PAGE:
Back in February, I attended a dinner party hosted by a wonderful downtown couple and catered by Martha Boggs of The Bistro at the Bijou. My favorite dish from that night was the ricotta gnocchi with cream sauce and rabbit ragout. I've eaten potato gnocchi plenty of times, but this was my first taste of ricotta gnocchi -- and I knew it was something that I'd want again soon.
Thankfully Martha is the type of chef that doesn't mind sharing her secrets, and she told us that ricotta gnocchi was really quite simple to make. "Just YouTube it," she said. So that's what I did, and sure enough I found lots of how-to videos reaffirming just how easy it is to make ricotta gnocchi. I also found this Epicurious recipe, which I followed (but not step-by-step because step-by-step isn't my style).
I mixed up the ricotta, eggs, cheese, bit of nutmeg, and flour in a big bowl. Then I took the dough ball and formed several dough "ropes" that I cut up into two-inch pieces. I boiled them in salted water, making sure to cook them in batches, and then set them in a colander to drain.
I didn't toss them in a skillet with butter. I didn't add rosemary to them. But that's because I wanted to create my own ragout to go with the gnocchi.
I wanted something savory and a little sweet. Rabbit was out of the question because: (1) I'm not THAT good of a cook, and (2) where do I get rabbit? So I stuck with something that I was familiar with... Italian sausage. Using Italian sausage would also provide the dish with a little bit of heat. And I always like having some spice in my dishes.
I also knew I wanted to use mushrooms and spinach. Those two ingredients go perfectly together, and they go well with sausage. So I made a ragout with garlic, cremini mushrooms, spinach, crumbled Italian sausage, and tomato sauce. And I have to say, it turned out wonderfully. The ragout was hearty and flavorful, and I think it balanced well with the light ricotta gnocchi.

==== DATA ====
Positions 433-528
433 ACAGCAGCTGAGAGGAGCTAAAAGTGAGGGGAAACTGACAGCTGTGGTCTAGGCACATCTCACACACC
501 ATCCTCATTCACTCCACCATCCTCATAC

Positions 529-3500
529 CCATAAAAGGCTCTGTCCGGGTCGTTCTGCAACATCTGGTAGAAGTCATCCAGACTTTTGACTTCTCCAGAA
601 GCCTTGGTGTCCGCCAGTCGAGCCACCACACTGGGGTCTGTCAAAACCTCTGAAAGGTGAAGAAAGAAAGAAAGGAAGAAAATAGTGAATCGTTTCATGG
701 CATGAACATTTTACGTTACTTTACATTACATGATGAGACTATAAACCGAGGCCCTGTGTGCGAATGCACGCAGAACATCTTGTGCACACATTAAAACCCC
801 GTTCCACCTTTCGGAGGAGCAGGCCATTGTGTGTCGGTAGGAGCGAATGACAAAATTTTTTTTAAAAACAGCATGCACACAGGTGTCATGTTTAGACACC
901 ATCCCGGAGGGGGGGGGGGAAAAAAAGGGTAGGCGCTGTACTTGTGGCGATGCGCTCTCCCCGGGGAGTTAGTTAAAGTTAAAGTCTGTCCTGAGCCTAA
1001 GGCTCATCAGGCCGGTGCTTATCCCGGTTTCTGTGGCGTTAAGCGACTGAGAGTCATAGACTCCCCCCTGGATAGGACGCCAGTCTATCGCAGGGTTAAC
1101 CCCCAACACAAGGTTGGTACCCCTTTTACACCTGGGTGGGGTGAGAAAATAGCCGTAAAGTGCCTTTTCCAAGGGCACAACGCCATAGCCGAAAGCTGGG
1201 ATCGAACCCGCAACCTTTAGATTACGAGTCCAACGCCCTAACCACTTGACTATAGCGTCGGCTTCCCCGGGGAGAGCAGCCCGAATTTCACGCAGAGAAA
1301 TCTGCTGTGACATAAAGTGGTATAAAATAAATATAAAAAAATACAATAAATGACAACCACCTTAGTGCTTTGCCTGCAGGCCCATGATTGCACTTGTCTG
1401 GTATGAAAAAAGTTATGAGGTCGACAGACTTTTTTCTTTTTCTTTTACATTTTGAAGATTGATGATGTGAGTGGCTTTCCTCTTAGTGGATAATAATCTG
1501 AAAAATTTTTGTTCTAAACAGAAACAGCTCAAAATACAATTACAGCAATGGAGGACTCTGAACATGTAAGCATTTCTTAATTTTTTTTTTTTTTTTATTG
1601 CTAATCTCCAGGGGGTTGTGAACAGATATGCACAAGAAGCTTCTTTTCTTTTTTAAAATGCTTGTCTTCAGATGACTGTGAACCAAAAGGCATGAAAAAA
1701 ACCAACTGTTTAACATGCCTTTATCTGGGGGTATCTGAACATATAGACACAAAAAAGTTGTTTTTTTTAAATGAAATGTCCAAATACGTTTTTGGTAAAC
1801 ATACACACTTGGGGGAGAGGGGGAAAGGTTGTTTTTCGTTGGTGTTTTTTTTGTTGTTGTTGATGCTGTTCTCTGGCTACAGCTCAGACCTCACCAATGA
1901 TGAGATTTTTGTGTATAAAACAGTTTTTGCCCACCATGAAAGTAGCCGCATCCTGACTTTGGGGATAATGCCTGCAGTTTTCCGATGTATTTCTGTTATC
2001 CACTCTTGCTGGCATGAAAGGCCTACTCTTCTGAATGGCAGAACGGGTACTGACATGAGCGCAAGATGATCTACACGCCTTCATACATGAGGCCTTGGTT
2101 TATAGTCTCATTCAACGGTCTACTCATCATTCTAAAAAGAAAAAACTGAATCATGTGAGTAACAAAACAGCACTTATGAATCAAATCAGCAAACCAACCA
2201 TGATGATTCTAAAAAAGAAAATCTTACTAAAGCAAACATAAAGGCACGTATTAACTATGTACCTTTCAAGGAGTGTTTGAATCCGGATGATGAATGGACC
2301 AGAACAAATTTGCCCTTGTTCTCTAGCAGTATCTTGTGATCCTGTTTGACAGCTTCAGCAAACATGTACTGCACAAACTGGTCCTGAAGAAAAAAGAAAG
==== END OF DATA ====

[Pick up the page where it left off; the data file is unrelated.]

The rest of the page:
This dinner was surprisingly easy to make. And it wasn't as messy as I thought it would be. Me and flour usually means lots of post-dinner kitchen cleanup, but not this time. Plus, it didn't take long to make. I believe it was about an hour for the gnocchi to go from mixing bowl to plate. And the ragout could be made ahead of time, if needed.
I'm in love with ricotta gnocchi, and now I want to make a million variations on this dish. I think next time I'm going to incorporate spinach into the gnocchi. I also need to figure out what went into Martha's cream sauce from the dinner party night. The sauce was so good that I spooned and slurped it all up, leaving nothing behind. Which is expected of me, as I am the lifetime president of the Clean Plate Club.